For Morton’s purposes, streaming operations had to be at the highest level, so viewers worldwide would be able to see and hear high-quality transmissions, even in bandwidth-challenged sites like salt mines. “When people hear ‘live stream,’ they might think Facebook or Periscope or something like that, but that’s not like this in any sort of way,” Curran explains. “This is all using high-definition cameras, high-definition encoders, and a lot of really advanced technologies to bring a really high-quality stream to every single person that tunes in.”
Beyond the technical considerations, the content and production style of live streaming can also vary greatly between applications. A simple approach might simply send out the same camera images, presentation slides and audio used for the in-room experience. But, Curran cautions, this approach might not engage remote viewers all that well. “Most people aren’t thinking from the live stream audience’s perspective,” he notes, pointing out that it’s not as simple as showing a remote audience the same content as the in-room content. “You have to figure out ways to keep your live stream audience engaged long-term, because an hour-long presentation is painful to watch on a mobile phone or desktop display.”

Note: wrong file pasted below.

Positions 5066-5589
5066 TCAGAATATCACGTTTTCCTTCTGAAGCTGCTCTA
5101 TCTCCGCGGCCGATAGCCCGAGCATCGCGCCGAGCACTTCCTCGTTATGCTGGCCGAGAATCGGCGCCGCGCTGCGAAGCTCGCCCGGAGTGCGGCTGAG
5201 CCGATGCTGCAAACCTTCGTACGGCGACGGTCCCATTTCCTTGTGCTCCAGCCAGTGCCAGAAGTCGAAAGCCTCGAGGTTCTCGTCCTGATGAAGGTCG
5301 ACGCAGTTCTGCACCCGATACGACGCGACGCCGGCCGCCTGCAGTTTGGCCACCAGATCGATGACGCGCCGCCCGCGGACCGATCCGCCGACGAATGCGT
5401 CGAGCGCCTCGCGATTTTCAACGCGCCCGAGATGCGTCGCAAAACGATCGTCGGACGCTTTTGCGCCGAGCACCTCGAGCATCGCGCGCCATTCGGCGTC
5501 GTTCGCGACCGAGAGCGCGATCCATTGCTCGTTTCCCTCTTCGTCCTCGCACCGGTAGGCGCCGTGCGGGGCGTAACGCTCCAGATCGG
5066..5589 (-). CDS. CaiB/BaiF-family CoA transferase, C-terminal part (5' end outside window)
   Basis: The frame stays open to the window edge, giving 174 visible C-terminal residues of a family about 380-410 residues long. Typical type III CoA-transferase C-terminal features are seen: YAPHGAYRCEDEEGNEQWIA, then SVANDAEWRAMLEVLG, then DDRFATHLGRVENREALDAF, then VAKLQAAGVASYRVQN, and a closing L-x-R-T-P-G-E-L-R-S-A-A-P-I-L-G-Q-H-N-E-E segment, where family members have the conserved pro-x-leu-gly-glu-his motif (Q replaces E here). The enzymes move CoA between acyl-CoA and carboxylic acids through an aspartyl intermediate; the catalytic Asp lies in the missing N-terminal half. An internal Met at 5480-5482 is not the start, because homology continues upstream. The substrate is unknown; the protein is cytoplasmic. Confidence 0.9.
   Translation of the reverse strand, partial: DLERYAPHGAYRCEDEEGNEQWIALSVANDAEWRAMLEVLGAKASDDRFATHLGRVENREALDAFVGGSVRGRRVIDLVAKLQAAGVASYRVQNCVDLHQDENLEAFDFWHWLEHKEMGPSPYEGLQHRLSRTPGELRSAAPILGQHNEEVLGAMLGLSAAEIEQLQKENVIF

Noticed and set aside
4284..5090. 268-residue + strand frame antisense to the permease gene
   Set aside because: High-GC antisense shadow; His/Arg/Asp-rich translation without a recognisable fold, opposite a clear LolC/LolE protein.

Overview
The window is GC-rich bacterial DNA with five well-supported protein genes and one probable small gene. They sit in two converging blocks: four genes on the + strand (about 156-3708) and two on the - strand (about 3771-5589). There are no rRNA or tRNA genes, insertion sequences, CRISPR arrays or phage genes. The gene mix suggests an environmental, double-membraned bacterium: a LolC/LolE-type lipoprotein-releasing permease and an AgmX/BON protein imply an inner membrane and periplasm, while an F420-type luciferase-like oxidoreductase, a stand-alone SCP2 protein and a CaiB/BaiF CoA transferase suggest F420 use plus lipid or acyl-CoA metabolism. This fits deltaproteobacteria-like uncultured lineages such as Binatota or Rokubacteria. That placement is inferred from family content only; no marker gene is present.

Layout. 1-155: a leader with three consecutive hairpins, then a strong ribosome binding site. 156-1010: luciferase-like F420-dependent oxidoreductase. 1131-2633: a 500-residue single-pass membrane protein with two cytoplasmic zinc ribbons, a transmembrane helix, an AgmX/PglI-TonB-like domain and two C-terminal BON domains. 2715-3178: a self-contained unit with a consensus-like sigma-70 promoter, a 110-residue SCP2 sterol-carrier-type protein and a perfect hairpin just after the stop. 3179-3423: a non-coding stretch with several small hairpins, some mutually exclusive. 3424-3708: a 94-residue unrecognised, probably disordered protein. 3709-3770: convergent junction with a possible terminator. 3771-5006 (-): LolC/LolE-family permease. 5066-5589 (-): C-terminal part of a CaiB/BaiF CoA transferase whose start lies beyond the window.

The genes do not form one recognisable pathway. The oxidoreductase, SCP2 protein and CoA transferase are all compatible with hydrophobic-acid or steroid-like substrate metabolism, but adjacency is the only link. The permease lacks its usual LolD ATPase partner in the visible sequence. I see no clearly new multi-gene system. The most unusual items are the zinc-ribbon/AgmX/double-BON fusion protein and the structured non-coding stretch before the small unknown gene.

It’s not just the duration that’s a problem, it’s the disconnect between what’s happening live in the room and how it feels to watch that through a window somewhere else. To help bridge that gap, Curran suggests, “people really need to start thinking about their live stream audience as a whole new audience.”
For starters, it’s a good idea to consider adding a dedicated live-stream host to provide some additional content during transitions between presenters. That’s usually when people in the room are talking amongst themselves, Curran describes, and unfortunately, “the live-stream audience doesn’t get that break, the chance to engage, and chances are they’re looking at their phone, trying to figure out if they should keep watching.”